Cons: Exchange accounts
- Asset freezing: Since you don’t control the private keys to an exchange account, a CEX can pause withdrawals at a moment’s notice. From Mt.Gox to FTX, many crypto exchanges have gone bankrupt. There’s no telling when a CEX could suddenly pause withdrawals.
- Not DeFi-friendly: If you’re interested in using your crypto in DeFi (decentralized finance) or purchasing NFTs, you need to transfer your coins to a self-custodial wallet. Exchange accounts can’t link dApps (decentralized apps) on blockchains like Ethereum or the BNB Smart Chain. This is because they don’t actually interact with the blockchain.
- KYC requirements: Most regulated exchanges require you to submit personal details, such as your social security number and driver’s license number.
Pros: Crypto wallets
- Complete control of crypto: Users who store their crypto in a self-custodial wallet have access to their private keys. Therefore, there’s no need to fear a CEX will suddenly go bankrupt or freeze your account.
- Web3 interaction: A self-custodial wallet gives you access to hundreds of Web3 dApps. You’ll need a self-custodial wallet to use your crypto in DeFi, play-to-earn games, or NFT trading.
- Virtually hack-proof (cold wallets): Hardware wallets from reputable manufacturers like Trezor and Ledger are tough to hack. Since these devices store private keys offline, they’re almost invulnerable to cyberattacks.
Cons: Crypto wallets
- Increasingly technical: Although UI/UX on software wallets is improving, understanding how to use a crypto wallet can be challenging for newcomers. Those new to crypto will need time and practice to understand how to transfer and store crypto.
- Vulnerable to hacks: Hot wallets are always online, which means there’s always a risk of cyberattacks.
- Zero insurance protections: Once you take control of your crypto, you won’t be able to rely on third-party insurance protections if you make a mistake when transferring tokens, suffer a hack, or misplace your seed phrase.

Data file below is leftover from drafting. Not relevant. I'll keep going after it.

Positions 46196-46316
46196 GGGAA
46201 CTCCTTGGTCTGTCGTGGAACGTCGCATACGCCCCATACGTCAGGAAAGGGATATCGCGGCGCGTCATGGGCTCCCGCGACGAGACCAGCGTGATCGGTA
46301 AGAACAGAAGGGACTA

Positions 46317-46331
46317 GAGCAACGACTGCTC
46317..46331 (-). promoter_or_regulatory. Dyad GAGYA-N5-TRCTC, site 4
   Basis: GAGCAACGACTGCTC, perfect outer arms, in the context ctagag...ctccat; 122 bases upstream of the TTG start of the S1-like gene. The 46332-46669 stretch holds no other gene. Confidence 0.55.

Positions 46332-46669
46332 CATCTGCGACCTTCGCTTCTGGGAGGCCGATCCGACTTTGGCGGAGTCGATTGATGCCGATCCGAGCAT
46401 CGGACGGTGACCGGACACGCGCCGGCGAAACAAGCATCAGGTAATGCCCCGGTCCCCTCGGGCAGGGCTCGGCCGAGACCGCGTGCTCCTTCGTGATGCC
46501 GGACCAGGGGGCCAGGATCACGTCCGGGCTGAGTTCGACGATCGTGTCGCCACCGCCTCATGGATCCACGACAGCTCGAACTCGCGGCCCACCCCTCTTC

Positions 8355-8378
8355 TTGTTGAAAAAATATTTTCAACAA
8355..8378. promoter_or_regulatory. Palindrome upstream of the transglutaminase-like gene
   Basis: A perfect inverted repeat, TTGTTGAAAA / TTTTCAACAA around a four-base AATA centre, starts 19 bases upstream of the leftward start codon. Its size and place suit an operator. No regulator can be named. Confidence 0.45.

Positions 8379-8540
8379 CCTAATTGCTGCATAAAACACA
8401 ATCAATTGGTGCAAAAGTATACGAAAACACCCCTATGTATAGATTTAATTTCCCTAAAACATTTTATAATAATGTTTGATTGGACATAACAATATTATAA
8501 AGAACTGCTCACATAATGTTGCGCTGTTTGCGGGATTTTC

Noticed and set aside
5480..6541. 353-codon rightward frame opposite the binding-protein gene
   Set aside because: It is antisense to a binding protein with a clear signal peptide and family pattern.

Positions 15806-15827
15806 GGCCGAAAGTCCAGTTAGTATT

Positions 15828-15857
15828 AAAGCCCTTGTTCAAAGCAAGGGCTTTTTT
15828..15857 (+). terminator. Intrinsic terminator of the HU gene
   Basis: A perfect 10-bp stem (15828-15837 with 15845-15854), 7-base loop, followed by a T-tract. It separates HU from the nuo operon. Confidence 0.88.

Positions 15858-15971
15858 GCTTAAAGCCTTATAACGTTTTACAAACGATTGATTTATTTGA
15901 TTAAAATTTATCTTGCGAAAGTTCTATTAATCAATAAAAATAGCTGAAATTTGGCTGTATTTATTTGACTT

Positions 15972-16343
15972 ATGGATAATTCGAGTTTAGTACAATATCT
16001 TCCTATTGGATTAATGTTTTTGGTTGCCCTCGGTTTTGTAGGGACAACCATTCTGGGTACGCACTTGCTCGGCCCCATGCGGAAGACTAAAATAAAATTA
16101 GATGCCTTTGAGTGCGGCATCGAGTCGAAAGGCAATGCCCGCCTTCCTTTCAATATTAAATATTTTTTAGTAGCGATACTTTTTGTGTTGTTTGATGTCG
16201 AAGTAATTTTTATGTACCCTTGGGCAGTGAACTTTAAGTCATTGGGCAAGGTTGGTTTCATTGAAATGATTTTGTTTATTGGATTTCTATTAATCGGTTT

Is it safe to use an exchange wallet?
In crypto circles, exchange wallets have a reputation for being less safe than self-custodial wallets. With an exchange wallet, you have to trust a CEX. Also, since exchanges hold many digital assets, they tend to be attractive targets for hackers.
There are many examples in the history of crypto of CEXs that went bankrupt, mishandled users’ funds, or suffered hacks. For example, hackers stole 740,000 bitcoins from the Mt.Gox exchange in 2014. In 2022, the $32 billion crypto exchange FTX filed for bankruptcy.
While serious security risks are associated with leaving crypto on an exchange, it doesn’t mean they’re less safe than a self-custodial crypto wallet. Just because users have access to their private keys doesn’t mean they can’t get hacked or misplace their seed phrase.
Choosing whether to leave crypto on a CEX depends on your preferences. If you feel comfortable securing your seed phrase, a crypto wallet may be for you. But, if you feel confident entrusting your crypto to a third party, you may feel “safer” on an exchange.
How to move crypto off an exchange
Before transferring crypto off an exchange, you must set up a self-custodial crypto wallet. You can download a software wallet application like the Worldcoin app. When setting up your wallet, you’ll see your private key. Remember to write it down a few times and store it in a secure place.
Once you have access to your self-custodial crypto wallet, log into your preferred CEX and choose the crypto you want to transfer. For example, if you want to move Bitcoin off your CEX, you’ll need to copy the Bitcoin wallet address in your self-custodial wallet. Next, select “withdraw” by Bitcoin in your CEX account, enter how much you want to transfer, and paste your self-custodial wallet’s BTC address. After you confirm the transaction, you’ll see the Bitcoin appear in your crypto wallet.
Storing crypto on a CEX is convenient but comes with significant third-party risks. While self-custodial wallets also have security concerns, you receive the private keys to your crypto. Experts always suggest evaluating your risk tolerance before choosing the storage option.
At Worldcoin, we aim to provide everyone equal access to cryptocurrencies, for which we’re putting a share of our crypto in your hands for free. We’re also airdropping free DAI stablecoins to anyone who downloads our app. Subscribe to our YouTube channel to learn more.